Dr. Emma Porlock and her colleagues, attempting to unlock the secrets of human memory for the Masdon drug empire, get a cryogenically stored 400-year-old human head to project its memories ...
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Daniel Feeld is a screenwriter with pains in his gut and a new screenplay called "Karaoke", about a girl named Sandra who works in a seedy Karaoke bar and is murdered by a lowlife named ... See full summary »
When the young woman Tristana's mother dies, she is entrusted to the guardianship of the well-respected though old Don Lope. Don Lope is well-liked and well-known because of his honorable ... See full summary »
Dr. Emma Porlock and her colleagues, attempting to unlock the secrets of human memory for the Masdon drug empire, get a cryogenically stored 400-year-old human head to project its memories through virtual reality displays. But Porlock and her team are chronically under-funded, and she may have to go around Masdon to a media sleaze merchant to get the money she needs to maintain the project. But an even more complex world of secret police, RON (Reality-Or-Nothing) riots, and murder is going on outside the lab. And the deeper Porlock goes into the frozen memories of the writer Daniel Feeld, the more twisted the labyrinth of intrigue becomes. Written by
This series was parodied later the same year in the dream sequence at the start of the "Only Fools and Horses" episode "Heroes and Villains". See more »
When Dr. Glazunov destroys Daniel Feeld's frozen head at the end, the wall screen still displays his voyage through the tunnel of light to heaven, despite not being plugged into anything any more. See more »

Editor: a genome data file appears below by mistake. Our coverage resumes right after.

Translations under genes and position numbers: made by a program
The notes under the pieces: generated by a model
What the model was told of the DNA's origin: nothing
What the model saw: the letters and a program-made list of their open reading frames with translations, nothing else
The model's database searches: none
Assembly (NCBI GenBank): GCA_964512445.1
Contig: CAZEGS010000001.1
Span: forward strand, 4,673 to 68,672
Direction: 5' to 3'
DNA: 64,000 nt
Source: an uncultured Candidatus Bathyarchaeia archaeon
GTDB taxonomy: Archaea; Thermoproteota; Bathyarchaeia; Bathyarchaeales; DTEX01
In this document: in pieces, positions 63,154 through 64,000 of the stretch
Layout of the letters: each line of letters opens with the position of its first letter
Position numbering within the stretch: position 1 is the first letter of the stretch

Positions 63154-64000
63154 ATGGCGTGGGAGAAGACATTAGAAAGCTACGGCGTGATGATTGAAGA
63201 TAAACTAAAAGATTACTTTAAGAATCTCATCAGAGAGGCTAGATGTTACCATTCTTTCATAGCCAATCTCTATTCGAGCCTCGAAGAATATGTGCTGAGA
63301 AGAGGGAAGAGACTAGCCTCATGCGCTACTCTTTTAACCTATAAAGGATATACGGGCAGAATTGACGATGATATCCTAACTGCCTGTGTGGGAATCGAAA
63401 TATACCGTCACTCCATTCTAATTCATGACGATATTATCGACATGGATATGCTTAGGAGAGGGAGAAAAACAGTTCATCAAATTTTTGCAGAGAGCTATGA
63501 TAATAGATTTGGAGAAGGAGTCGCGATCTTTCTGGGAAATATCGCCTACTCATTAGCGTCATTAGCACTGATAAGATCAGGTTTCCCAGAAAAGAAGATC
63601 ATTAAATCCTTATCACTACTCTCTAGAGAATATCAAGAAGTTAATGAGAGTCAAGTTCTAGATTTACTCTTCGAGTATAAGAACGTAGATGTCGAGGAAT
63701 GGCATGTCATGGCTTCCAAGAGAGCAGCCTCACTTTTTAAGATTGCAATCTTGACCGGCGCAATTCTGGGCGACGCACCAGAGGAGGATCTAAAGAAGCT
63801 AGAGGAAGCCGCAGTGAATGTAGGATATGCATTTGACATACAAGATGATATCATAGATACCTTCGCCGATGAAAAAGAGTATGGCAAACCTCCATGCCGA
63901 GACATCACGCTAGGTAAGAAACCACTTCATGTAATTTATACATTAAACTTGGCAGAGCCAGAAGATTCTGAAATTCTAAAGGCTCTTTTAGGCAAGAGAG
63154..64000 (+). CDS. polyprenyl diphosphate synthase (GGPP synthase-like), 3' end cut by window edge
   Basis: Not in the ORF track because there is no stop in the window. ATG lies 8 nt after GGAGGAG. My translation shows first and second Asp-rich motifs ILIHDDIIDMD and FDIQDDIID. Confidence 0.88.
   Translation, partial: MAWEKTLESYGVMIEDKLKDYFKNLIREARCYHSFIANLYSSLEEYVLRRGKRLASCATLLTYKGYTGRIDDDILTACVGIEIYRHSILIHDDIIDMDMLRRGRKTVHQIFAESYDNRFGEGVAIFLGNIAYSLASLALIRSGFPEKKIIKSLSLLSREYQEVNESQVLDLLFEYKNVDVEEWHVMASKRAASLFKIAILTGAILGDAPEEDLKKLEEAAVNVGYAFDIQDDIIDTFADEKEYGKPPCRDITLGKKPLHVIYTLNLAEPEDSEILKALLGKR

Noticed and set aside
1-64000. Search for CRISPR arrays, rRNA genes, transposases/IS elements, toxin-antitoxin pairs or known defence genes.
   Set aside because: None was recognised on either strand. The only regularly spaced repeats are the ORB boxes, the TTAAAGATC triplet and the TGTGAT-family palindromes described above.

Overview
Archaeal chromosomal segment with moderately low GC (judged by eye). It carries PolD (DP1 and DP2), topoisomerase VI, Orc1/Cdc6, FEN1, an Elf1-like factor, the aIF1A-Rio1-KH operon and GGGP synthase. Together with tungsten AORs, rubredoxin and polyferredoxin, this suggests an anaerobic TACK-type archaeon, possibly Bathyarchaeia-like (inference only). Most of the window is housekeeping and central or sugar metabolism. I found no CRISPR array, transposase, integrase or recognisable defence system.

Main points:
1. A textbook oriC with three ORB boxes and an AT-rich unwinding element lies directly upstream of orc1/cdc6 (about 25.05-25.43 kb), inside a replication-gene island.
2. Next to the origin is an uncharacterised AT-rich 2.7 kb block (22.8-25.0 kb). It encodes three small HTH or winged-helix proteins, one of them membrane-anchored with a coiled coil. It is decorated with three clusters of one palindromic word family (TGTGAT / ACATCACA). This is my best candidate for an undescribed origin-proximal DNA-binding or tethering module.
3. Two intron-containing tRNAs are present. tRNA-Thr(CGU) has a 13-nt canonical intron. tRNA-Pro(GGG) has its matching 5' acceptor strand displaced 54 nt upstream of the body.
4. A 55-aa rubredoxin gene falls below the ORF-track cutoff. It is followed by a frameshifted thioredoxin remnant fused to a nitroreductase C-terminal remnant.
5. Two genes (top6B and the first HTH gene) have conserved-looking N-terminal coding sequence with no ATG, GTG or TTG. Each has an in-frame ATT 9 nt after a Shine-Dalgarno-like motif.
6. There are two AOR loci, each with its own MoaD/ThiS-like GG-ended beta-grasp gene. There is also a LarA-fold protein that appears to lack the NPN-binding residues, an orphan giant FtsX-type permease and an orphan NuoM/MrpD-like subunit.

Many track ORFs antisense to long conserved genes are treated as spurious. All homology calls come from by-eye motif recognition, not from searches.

[drinking coffee for the first time]
It gives you... an elevation.
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I consider Dennis Potter's "The Singing Detective" the best thing ever to appear on TV. "Karaoke-Cold Lazarus" are contenders for second place. It is vital to see Karaoke first because Dennis Potter wrote them as a part of a whole.
Potter racing against the clock to finish Lazarus before he died. They are funny, weird, mysterious and profound -- a rare combination for any medium. It helps to know a bit of Potter's bio to fully appreciate the depth of this accomplishment.
My favorite moment came when slimy TV producer Siltz exults in the opportunity to own a writer's mind (literally) in order to exploit it. I can imagine the smile on Potter's face when he first conceived that scene, seeing it as a metaphor for his showbiz struggles with the Siltzes of the world.
Anyone who appreciates great writing will love this. Dennis Potter wrote a brilliant script about his own death. I doubt anyone will top his feat for a long time.
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